Commercial fishing supports 18,220 jobs as of 2020, while recreation fishing supports another 5,893. Virginia_sentence_308

Eastern oyster harvests had increased from 23,000 bushels in 2001 to over 500,000 in 2013, but fell to 248,347 in 2019 because of low salinity in coastal waters due to heavy spring rains. Virginia_sentence_309

Those same rains however made 2019 a record wine harvest for vineyards in the Northern Neck and along the Blue Ridge Mountains, which also attract 2.3 million tourists annually. Virginia_sentence_310

Virginia has the seventh-highest number of wineries in the nation, with 307 as of 2020. Virginia_sentence_311

Cabernet franc and Chardonnay are the most grown varieties. Virginia_sentence_312

Taxes Virginia_section_19

Virginia collects personal income tax from those with incomes above a filing threshold; there are five income brackets, with rates ranging from 2.0% to 5.75% of taxable income. Virginia_sentence_313

The state sales and use tax rate is 4.3%. Virginia_sentence_314

There is an additional 1% local tax, for a total of a 5.3% combined sales tax on most Virginia purchases. Virginia_sentence_315

The sales tax rate is higher in three regions: Northern Virginia (6%), Hampton Roads (6%) and the Historic Triangle (7%). Virginia_sentence_316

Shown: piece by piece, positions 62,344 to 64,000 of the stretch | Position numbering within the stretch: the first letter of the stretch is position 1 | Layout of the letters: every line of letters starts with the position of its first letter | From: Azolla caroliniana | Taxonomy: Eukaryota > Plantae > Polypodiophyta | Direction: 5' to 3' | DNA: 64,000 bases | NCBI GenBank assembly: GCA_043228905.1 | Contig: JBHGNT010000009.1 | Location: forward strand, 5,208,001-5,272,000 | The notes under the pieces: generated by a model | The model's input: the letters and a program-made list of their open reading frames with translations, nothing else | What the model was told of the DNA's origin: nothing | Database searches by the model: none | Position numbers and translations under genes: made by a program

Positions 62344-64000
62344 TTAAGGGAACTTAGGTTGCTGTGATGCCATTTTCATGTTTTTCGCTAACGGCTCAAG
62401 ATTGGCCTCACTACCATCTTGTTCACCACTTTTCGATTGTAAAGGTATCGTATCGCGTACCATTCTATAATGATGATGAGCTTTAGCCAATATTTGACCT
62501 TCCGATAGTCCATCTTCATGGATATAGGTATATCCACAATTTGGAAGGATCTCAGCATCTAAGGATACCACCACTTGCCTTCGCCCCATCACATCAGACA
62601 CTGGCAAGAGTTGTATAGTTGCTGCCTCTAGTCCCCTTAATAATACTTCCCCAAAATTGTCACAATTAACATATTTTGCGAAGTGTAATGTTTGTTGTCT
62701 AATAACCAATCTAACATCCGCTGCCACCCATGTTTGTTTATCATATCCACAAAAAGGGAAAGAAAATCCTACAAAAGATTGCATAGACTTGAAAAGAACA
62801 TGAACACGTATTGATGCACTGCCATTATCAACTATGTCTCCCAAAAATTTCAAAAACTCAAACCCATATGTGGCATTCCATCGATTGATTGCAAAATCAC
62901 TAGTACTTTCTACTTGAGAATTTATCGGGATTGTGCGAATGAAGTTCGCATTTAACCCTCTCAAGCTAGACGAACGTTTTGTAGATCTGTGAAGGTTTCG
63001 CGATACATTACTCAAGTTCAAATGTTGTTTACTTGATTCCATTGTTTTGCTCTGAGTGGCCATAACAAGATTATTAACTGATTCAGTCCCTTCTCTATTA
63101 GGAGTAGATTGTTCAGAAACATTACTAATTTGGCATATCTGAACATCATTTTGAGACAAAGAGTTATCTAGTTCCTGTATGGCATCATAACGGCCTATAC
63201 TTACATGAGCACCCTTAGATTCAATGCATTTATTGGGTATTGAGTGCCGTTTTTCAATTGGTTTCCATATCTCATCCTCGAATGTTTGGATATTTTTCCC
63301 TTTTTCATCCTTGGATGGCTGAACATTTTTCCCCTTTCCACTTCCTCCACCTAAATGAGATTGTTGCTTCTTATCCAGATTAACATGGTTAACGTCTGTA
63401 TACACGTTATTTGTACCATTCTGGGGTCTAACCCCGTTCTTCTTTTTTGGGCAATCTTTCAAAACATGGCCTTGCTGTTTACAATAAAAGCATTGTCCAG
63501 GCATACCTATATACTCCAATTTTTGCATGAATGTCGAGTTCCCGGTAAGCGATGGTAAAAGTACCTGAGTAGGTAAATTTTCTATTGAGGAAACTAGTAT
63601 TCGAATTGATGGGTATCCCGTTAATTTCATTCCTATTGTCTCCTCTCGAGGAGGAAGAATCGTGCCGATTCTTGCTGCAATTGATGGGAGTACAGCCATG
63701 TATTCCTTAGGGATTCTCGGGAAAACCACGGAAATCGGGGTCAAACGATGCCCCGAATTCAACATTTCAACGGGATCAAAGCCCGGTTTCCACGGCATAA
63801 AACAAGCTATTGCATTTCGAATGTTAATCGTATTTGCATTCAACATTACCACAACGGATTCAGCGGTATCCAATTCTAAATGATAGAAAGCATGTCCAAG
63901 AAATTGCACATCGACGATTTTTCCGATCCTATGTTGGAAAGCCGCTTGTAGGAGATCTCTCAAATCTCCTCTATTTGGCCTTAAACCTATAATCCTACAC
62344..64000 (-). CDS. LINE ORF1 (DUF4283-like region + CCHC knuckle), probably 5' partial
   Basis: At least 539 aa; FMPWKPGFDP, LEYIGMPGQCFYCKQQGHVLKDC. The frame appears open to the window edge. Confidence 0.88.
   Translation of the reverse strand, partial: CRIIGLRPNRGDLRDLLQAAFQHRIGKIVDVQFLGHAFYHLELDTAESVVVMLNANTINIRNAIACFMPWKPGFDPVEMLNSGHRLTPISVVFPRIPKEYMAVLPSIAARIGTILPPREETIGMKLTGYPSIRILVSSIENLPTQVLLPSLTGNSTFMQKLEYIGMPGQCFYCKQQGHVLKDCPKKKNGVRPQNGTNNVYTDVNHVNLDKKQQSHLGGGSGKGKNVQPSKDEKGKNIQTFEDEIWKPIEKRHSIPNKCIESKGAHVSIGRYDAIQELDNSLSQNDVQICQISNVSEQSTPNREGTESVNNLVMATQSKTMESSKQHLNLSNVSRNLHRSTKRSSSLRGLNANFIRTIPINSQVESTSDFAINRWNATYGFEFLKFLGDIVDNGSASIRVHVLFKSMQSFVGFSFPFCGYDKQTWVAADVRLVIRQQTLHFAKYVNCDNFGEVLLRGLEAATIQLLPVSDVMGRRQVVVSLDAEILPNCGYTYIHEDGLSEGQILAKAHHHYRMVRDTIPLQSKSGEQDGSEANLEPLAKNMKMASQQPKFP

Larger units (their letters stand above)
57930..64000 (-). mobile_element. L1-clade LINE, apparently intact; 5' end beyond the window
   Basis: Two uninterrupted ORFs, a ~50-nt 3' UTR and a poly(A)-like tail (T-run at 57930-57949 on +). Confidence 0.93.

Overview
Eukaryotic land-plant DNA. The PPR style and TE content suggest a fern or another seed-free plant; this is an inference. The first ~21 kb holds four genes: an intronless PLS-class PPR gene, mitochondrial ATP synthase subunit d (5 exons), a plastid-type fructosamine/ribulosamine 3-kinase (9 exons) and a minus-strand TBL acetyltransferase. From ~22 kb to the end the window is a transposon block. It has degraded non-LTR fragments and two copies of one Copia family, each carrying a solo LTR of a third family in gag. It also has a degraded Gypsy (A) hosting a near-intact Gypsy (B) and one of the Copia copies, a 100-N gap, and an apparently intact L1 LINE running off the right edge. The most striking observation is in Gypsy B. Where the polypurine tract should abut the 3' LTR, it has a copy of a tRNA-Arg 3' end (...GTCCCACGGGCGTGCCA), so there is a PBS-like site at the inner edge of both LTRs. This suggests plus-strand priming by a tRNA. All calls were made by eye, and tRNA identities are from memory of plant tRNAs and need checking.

Unlike the majority of states, Virginia collects sales tax on groceries, but at a lower rate than the general sales tax; the sales tax for food and certain essential personal hygiene goods is 2.5%. Virginia_sentence_317

Virginia's property tax is set and collected at the local government level and varies throughout the Commonwealth. Virginia_sentence_318

Real estate is also taxed at the local level based on one hundred percent of fair market value. Virginia_sentence_319

As of fiscal year 2018, the median real estate tax rate per $100 of assessed taxable value was $1.07 for cities, $0.67 for counties, and $0.17 for towns; town rates are lower because towns (unlike cities) have a narrow range of responsibilities and are subordinate to counties. Virginia_sentence_320

Of local government tax revenue, about 61% is generated from real property taxes; about 24% from tangible personal property, sales and use, and business license tax; and 15% from other taxes (such as restaurant meal taxes, public service corporation property tax, consumer utility tax, and hotel tax). Virginia_sentence_321

Culture Virginia_section_20

Main article: Culture of Virginia Virginia_sentence_322

Virginia's culture was popularized and spread across America and the South by figures such as George Washington, Thomas Jefferson, and Robert E. Lee. Virginia_sentence_323

Their homes in Virginia represent the birthplace of America and the South. Virginia_sentence_324